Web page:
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Your Decisions Determine Your Business Development Success.

Making and executing decisions is a key part of practicing law. Litigators decide what strategy to follow on a case; negotiators decide where to stand firm and where to compromise; partners decide which associates are right for an assignment and advancement; patent lawyers decide which features of an invention to claim… And so on.

In fact, decision-making is one of the first practice skills we learn in law school. Did you ever witness the disaster that often followed when a student didn’t stick with an argument about whether and why a case was correctly decided? The professor would show that changing lanes repeatedly often leads to flaccid, half-baked arguments that fall apart. The student under questioning would discover just how accurate the phrase “hot seat” can feel, ending up exhausted and embarrassed. Sure, sometimes we make a mistake and have to correct it, but making and remaking a decision burns time and energy and rarely ends well.

Decision-making plays an important role in business development in two essential ways:

  1. Deciding to focus on BD and grow a book of business
  2. Deciding on a course of BD action and following through

Let’s look at each of these decisions and how they may fall by the wayside, undoing potential success along the way.

Deciding to focus on BD and grow a book of business

Most of us didn’t enter practice thinking, I can’t wait to do business development! Instead, something happens that prompts us to turn our attention from billable work to the process of bringing in that work. And we decide to focus on BD and growing a book of business… or do we?

The word decide comes from the Latin decidere, which is a combination of two words that mean to cut off. (See the brief discussion about the meaning of the word decide.) In other words, to decide on a course of action is to cut off other options.

But when it comes to focusing on business development, many lawyers reverse course when they get busy with billable work and deadlines. Far from having cut off the option of not focusing on BD, these lawyers justify why they have to step away from BD “for now” until they get past a busy period. Sometimes they never resume BD focus, and sometimes they repeatedly dip in and out of focus. In either case, they never come close to reaching momentum.

Deciding that things are just too busy to focus on business development feels like a valid decision, perhaps even a necessary one. After all, you can’t slack on billable work to chase new work, and meeting deadlines is crucial. This can feel like an inescapable Catch-22, but there is a solution.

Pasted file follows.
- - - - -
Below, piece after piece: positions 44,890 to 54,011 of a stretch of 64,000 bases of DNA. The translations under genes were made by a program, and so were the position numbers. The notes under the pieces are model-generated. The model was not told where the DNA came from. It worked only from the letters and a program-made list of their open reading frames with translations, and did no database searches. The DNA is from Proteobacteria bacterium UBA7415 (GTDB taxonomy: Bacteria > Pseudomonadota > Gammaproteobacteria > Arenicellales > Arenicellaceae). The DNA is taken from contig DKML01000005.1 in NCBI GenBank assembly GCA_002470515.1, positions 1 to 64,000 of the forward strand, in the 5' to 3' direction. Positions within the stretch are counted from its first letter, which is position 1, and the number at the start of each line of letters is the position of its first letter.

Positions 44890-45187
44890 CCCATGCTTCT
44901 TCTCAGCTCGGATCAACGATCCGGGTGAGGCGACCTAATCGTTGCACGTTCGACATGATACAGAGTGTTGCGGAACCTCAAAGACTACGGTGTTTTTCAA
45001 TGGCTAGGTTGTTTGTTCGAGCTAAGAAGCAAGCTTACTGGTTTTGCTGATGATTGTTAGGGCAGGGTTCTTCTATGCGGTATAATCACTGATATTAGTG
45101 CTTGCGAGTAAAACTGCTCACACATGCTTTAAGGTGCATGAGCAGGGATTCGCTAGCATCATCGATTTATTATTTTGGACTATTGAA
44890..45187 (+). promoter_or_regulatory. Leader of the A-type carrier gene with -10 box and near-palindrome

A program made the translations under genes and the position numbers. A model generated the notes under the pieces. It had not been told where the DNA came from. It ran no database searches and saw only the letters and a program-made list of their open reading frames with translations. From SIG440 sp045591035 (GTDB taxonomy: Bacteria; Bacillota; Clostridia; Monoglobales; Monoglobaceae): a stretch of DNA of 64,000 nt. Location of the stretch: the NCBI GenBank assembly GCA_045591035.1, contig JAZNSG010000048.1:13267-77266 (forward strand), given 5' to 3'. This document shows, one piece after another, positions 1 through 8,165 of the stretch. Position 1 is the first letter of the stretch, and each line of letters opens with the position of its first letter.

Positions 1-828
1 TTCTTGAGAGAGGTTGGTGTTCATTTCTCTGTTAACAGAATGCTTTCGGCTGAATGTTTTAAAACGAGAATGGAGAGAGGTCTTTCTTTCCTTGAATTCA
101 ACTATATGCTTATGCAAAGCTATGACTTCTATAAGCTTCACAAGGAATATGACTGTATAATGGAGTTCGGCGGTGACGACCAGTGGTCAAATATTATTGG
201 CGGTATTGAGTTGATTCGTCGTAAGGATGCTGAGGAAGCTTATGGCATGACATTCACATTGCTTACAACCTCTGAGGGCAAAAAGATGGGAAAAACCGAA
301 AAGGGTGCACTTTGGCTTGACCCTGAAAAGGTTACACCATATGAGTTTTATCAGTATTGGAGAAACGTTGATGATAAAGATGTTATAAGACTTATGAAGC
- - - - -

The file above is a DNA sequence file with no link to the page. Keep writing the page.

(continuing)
Decide on small, discrete steps you can take to keep your business development work going even when you’re busy, and then do them. These steps may feel too small to matter, but they’ll keep your BD work alive until you can resume focusing on it. Read more about how to use Teeny Tiny containers to accomplish your BD goals even when you’re too busy to do as much as you’d like.

When you carve out a “no matter what happens” block of time for business development, even if it’s just a few minutes, you’re affirming that BD is a top priority for you. You’re executing the decision you made to focus on BD and grow your book.

Deciding on a course of BD action and following through

When you began focusing on business development, you probably created a BD plan to execute an underlying strategy. (If that isn’t how you began, we should talk so you can set yourself up for success in 2023.) Your plan likely includes several buckets of activities, such as networking to meet potential clients and referral sources, following up with key contacts so that you remain top-of-mind, writing and speaking to build your professional profile, and so on. You started executing your plan, but something happened…

Perhaps you didn’t see the results you were expecting or perhaps you had a new idea that seemed like a better approach. Maybe a colleague mentioned something that led to new business, or you read an article with some fresh ideas, and you think you should shift your plan to incorporate those ideas. After all, you don’t want to waste time on something that isn’t working when there’s something better to try, right? Well, yes and no.

Landing new business takes time. How long this takes depends on a wide variety of factors, but most lawyers find that establishing a flow of new business takes longer than they’d dreamed it might.

Business development success lies in having a solid strategy and consistently executing actions to affect the strategy. It takes time to see the results of your actions, but it also takes time to put in the effort necessary to even hope to see results. Frustrating but true.

I recommend my clients work on their business development plan for three months and then evaluate what results they’re seeing. Sometimes that’s measured in new business, but especially for more high value/low volume practices, that’s measured in a wider network, in more conversations about business and how to get in line to pitch a new matter. The three-month evaluation is about whether you’re seeing results, not whether you’re getting new business. If there are no results, then we have to evaluate whether it’s the plan/execution that’s faulty and a change is required, whether skills development is needed, or whether there’s something else going on. If there are some results, I counsel my clients to keep going.